Harun Farocki


4 November 2016 – 12 January 2017

Fondazione Sandretto Re Rebaudengo presents a new installation of Parallel I-IV, the last completed work by the artist and filmaker Harun Farocki (1944-2014). “I am researching these strange new images which are somehow on the verge of competing with and defeating finally the cinematic-photographic image. The era of reproduction seems to be over, and the era of construction of a new world seems to be somehow on the horizon, or not on the horizon, it is already here.”
With these words Farocki describes the series of 4 pieces entitled Parallel, a reflection on the status of the image in the digital age, a rigorous structural analysis of the processes through which reality is visually constructed, made possible by computer animation tools.
Farocki has worked as a film director since the 1960s, and for the past 5 decades he has been one of the
keenest observers of the political and social trends of his time, which he analyzes through the technological and linguistic developments of the moving image. A social scientist, artist-archaeologist, media theorist and political activist –these labels, which have been attached to him, give us an idea of the complexity and relevance of an author who has experimented with different genres and contexts, from documentary to film essay to video installation, from art cinema to television and the art and museum system. What remains the same across all of these different forms is his use of images in a critical, analytical perspective. This reflective attitude coexists with practice, and acts upon it as a propulsive force. The connivance of visual representation with certain forms of exploitation, from the surveillance industry to military violence, is a preferred subject of inquiry for Farocki who, in the words of philosopher Georges Didi-Huberman, has explored the modes in which “the production of images contributes to the destruction of the human being”.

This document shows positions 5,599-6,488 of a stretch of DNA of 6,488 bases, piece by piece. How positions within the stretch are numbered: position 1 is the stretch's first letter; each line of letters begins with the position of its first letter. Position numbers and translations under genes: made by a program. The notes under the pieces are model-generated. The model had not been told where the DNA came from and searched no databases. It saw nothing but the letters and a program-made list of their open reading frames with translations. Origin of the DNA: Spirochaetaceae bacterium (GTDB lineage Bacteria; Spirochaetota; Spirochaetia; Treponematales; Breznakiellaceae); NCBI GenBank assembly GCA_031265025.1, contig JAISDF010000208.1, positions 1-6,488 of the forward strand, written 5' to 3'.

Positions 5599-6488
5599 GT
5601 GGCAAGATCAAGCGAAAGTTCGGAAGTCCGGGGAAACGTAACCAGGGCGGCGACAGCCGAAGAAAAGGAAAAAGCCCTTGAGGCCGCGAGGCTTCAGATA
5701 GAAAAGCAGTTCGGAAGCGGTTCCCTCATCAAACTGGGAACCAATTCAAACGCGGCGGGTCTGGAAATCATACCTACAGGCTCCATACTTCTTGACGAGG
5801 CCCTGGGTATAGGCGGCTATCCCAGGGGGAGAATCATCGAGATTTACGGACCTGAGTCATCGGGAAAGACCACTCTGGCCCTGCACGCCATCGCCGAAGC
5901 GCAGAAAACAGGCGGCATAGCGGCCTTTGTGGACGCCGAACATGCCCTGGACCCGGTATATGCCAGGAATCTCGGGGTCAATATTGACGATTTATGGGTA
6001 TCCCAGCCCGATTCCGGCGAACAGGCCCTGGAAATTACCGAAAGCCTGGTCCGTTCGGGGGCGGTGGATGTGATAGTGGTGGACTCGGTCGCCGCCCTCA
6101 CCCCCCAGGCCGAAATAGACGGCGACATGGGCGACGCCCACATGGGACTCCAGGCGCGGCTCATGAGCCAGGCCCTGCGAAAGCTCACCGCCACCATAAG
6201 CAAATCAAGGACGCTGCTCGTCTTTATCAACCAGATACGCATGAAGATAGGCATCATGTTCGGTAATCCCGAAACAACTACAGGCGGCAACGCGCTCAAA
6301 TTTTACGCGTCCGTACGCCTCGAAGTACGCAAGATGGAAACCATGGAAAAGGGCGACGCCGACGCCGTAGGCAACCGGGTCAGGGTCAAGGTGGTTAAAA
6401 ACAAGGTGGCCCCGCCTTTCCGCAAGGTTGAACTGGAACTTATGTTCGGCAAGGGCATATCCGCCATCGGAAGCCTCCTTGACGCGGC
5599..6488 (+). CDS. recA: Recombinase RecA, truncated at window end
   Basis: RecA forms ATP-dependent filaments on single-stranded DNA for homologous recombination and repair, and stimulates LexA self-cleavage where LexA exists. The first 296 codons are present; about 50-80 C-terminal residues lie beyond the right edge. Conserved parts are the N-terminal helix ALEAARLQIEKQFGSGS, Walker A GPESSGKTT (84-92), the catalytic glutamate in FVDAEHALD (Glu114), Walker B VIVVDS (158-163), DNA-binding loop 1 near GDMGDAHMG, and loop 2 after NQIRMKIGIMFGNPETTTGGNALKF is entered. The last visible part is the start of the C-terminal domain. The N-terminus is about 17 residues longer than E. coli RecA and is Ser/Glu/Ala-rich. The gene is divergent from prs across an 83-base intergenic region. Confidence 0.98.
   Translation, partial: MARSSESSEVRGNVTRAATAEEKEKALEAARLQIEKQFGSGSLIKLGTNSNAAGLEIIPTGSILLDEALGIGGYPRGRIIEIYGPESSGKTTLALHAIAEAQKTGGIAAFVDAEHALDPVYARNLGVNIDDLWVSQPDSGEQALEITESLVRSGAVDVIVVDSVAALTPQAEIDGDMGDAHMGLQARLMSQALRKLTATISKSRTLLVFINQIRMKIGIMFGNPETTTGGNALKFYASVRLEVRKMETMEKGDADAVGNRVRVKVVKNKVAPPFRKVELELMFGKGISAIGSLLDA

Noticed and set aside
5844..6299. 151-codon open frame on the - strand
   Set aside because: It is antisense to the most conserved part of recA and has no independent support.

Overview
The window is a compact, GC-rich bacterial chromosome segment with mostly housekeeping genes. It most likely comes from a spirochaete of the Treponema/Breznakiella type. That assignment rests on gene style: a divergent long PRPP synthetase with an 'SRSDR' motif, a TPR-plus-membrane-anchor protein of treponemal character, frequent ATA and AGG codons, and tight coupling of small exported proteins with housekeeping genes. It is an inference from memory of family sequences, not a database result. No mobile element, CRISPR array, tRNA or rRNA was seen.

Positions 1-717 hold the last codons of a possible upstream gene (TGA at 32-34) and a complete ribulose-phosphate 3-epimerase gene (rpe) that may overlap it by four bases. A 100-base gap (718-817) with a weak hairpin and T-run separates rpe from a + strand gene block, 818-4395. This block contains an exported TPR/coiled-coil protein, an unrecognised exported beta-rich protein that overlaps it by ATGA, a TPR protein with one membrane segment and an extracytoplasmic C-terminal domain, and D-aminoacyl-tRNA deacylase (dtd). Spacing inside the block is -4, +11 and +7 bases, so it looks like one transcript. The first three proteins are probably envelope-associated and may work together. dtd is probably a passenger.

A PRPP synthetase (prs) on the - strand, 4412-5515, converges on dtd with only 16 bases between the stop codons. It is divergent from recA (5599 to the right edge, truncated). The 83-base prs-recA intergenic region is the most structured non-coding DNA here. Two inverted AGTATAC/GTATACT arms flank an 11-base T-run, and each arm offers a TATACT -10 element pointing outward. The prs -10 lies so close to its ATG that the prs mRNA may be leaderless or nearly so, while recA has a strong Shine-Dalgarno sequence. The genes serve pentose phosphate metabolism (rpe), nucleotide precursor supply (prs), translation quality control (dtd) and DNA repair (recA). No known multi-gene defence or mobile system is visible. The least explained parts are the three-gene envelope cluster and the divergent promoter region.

Parallel I-IV, 2012-2014 focuses its attention on the evolution of digital animation as applied to videogames.
In the different chapters of this work, which coexist in the exhibiting space within a multi-channel immersive installation, Farocki carries out a stylistic analysis that begins with the earliest stages of this application, when graphic solutions were extremely rough and simplistic, and ends with the photo-realism of today’s programs. However, although they tend to become increasingly realistic and even naturalistic, these images are characterized by a lack of indexical relatedness to reality, unlike what happened with the film and photographic medium. It is no longer about recording and reproducing physical traces of reality, or documenting it objectively – it is about building realities from nothing, worlds that have their own structures and functioning rules, other than those of the outside world. As the narrator’s voice in Parallel I recites, “in films there is the wind that blows and the wind that is produced by a wind machine. Computer images do not have two kinds of wind”. No longer representations but ideal-typical models, these images will redefine and subvert our relationship with reality. Or maybe they already have.